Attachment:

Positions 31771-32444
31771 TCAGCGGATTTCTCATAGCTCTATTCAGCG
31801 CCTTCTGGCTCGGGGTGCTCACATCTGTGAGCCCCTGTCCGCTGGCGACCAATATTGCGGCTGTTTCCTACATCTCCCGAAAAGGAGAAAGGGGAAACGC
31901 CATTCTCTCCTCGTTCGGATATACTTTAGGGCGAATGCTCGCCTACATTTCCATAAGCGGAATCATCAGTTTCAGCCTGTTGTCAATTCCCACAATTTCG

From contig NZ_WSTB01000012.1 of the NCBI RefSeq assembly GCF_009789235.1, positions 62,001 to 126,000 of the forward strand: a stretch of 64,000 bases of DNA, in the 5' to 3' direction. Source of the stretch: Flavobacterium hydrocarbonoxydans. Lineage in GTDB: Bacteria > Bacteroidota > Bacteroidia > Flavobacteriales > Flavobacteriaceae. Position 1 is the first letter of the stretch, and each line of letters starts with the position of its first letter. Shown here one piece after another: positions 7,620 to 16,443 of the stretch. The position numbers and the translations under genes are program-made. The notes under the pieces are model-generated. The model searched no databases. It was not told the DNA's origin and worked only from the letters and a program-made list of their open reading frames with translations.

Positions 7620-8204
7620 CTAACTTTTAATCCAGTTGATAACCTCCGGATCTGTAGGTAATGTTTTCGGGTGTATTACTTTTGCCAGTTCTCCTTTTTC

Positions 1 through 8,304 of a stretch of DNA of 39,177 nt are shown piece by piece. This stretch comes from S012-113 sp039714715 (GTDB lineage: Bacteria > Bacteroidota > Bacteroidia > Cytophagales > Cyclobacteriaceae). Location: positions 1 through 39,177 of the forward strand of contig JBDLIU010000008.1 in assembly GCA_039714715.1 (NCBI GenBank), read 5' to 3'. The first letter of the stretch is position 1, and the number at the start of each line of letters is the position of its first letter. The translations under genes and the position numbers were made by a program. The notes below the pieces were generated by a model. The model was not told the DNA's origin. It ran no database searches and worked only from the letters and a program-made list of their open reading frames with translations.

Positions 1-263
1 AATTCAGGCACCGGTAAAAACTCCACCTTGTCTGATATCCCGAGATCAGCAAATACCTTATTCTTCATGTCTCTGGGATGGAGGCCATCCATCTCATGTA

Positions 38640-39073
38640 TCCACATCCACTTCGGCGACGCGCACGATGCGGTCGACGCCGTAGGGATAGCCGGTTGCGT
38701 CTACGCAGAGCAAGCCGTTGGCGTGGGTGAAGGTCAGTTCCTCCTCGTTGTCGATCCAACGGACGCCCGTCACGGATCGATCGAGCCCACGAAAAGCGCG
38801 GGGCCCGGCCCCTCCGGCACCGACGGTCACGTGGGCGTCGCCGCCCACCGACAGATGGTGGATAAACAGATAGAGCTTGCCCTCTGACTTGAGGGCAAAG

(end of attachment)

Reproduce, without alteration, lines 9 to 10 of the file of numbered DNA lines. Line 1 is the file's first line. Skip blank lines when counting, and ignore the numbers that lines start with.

Positions 1-263
1 AATTCAGGCACCGGTAAAAACTCCACCTTGTCTGATATCCCGAGATCAGCAAATACCTTATTCTTCATGTCTCTGGGATGGAGGCCATCCATCTCATGTA